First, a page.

Anticipations of a repair in Turkey-Israel ties were first sparked on March 1st when U.S. Secretary of State John Kerry paid a visit to Ankara. During a meeting with Prime Minister Erdoğan, Kerry expressed his desire for a normalization of ties between the two U.S. allies. Prime Minister Erdoğan responded at the time that this was not possible unless Israel adheres to the three conditions set forth by Turkey, thereby displaying Turkey's resolution on the matter. In a series of six telephone calls between Kerry and Foreign Minister Davutoğlu which followed, the notion of Israel offering a formal apology was matured through dialogue, leading to Kerry asking if an apology by phone would be acceptable. The question posed by the U.S. Secretary of State was forwarded to Prime Minister Erdoğan, who requested the response, "For us, an apology is a must" be relayed in return. Kerry then sent Davutoğlu an initial proposal text by e-mail, which was them presented to Erdoğan. The Prime Minister inspected the text and said that if the apology did not deviate from what was dictated in the text, then they could proceed with the apology proposed.
Following these developments, Erdoğan held a late-night summit in the VIP section of Ankara's Esenboğa Airport Thursday evening. Yesterday morning, Erdoğan made a final assessment of the issue after which it was decided that the text would be acceptable. Later that day, Israeli Prime Minister Netanyahu made a telephone call to Prime Minister Erdoğan to apologize, while Obama was on hand to mediate. An announcement from the Prime Ministry stated, "Netanyahu has apologized to the Turkish public on behalf of Israel. Mr. Prime Minister has accepted the apology on behalf of the Turkish public."
While the first announcement of the apology came from Israel, about one hour later, Turkey also began announcing the development. Hamas Prime Minister Ismail Haniyeh qualified the development as a victory for Turkey over Israel and announced, "Today, I am giving you the good news that Erdoğan will soon be paying a visit to Gaza."
"WE WILL BEGIN WORKING SOON"
Spokesman for the Israeli Ministry of Foreign Affairs Yigal Palmor stated, "Next week we will begin working on finalizing the issue. As Israel and as Turkey we owe a lot to Obama. He is the one who solved the issue. The reappointment of ambassadors may also surface on the agenda, however there is no time frame as of yet. Former Israeli Foreign Minister Avigdor Lieberman has said that "it was a big mistake" for Israel to apologize for the Mavi Marmara raid. Meanwhile, leading Jewish institutions in the U.S. have positively welcomed Israel's apology.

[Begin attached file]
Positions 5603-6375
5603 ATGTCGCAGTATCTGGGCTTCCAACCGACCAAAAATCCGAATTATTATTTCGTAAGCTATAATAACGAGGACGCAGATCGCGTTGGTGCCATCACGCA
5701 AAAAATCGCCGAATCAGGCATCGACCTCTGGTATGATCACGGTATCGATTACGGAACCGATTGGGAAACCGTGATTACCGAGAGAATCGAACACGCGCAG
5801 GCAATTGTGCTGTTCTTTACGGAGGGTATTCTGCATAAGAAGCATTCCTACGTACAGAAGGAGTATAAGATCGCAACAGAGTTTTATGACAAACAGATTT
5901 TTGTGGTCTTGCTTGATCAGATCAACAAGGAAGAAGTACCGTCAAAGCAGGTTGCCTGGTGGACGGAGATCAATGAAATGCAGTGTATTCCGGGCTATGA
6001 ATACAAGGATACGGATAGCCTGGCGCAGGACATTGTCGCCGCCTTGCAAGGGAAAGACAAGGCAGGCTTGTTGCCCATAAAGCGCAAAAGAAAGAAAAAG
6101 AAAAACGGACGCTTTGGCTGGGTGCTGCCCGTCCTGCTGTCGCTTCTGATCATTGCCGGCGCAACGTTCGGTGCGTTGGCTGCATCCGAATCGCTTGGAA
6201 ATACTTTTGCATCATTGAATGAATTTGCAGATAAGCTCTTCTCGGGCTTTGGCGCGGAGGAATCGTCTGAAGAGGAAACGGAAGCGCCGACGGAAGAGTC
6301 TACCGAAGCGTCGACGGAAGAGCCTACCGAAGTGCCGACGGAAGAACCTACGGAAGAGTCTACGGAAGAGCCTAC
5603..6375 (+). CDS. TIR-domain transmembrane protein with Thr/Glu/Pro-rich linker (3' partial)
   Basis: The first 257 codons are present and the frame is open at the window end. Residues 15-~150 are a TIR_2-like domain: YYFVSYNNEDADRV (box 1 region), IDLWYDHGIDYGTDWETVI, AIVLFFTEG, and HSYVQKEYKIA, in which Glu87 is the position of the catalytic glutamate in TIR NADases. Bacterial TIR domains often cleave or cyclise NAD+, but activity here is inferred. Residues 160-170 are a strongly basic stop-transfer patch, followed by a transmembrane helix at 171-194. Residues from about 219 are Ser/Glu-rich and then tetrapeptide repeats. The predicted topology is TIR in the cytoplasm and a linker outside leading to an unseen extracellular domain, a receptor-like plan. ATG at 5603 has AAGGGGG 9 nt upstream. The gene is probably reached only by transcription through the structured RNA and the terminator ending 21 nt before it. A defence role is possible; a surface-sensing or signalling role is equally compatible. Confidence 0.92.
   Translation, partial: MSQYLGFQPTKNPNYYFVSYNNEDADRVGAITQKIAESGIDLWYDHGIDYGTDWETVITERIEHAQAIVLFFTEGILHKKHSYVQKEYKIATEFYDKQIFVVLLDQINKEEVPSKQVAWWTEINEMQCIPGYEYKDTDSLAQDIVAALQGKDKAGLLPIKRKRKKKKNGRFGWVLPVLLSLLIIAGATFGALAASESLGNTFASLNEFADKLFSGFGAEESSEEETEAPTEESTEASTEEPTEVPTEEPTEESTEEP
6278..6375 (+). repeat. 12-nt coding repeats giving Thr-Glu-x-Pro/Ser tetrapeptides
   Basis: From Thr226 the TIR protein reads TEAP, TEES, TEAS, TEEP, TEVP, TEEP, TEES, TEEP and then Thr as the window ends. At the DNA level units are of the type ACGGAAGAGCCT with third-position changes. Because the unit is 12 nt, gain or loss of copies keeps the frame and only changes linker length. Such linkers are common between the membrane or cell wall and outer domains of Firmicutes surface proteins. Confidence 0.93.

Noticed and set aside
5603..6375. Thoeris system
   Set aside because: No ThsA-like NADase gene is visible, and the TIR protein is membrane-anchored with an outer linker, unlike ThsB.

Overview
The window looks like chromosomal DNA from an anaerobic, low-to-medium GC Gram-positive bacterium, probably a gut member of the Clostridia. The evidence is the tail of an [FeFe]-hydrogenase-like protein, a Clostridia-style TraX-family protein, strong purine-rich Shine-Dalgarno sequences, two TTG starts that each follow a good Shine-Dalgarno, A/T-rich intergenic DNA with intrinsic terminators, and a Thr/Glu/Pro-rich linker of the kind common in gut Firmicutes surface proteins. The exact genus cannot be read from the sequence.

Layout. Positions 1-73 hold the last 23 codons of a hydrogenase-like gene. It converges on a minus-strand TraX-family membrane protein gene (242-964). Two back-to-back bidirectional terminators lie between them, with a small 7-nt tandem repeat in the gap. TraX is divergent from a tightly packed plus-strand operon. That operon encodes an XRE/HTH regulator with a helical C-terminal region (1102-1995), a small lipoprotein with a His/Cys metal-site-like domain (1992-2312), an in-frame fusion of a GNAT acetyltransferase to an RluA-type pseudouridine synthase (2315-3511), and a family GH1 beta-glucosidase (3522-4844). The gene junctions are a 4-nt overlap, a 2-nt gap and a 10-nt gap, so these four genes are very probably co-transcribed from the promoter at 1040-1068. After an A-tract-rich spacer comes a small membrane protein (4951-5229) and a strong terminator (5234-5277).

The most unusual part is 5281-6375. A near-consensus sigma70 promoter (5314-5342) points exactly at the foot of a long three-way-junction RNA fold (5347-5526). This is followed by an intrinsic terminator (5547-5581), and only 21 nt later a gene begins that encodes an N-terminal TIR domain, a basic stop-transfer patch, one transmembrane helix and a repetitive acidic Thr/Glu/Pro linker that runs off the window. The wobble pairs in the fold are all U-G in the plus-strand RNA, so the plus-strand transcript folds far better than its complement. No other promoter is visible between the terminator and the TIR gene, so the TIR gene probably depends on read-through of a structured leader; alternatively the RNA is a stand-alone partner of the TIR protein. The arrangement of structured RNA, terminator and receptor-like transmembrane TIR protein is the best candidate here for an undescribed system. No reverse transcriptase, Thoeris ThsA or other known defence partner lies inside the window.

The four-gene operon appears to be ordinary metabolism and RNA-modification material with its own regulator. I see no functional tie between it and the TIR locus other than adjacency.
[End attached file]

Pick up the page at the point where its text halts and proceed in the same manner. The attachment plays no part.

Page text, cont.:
"OUR DEMANDS HAVE BEEN MET"
"All of our demands have been met, we got what we wanted," said Foreign Minister Ahmet Davutoğlu. "For Israel to be brought to the line of international law is a significant step," said Davutoğlu who revealed details of how the historical moment transpired. "It was a tripartite conversation. The microphone was on. Obama, Netanyahu and our Prime Minister all spoke together in a conversation which lasted approximately 20 minutes." Davutoğlu also explained that he even went to the Prime Minister's residence when he was ill to discuss the proposed text.
TURKEY TO DETERMINE THE NUMBERS
A written statement from the Prime Ministry stated that the amount of compensation to be offered the victims of the Mavi Marmara raid will be determined in a separate agreement. Turkey will first determine what the scope of compensation should entail and will be providing Israel with the figures they deem necessary.
This is a translation of an article originally written by Duygu Güvenç and Mehmet Ali Berber.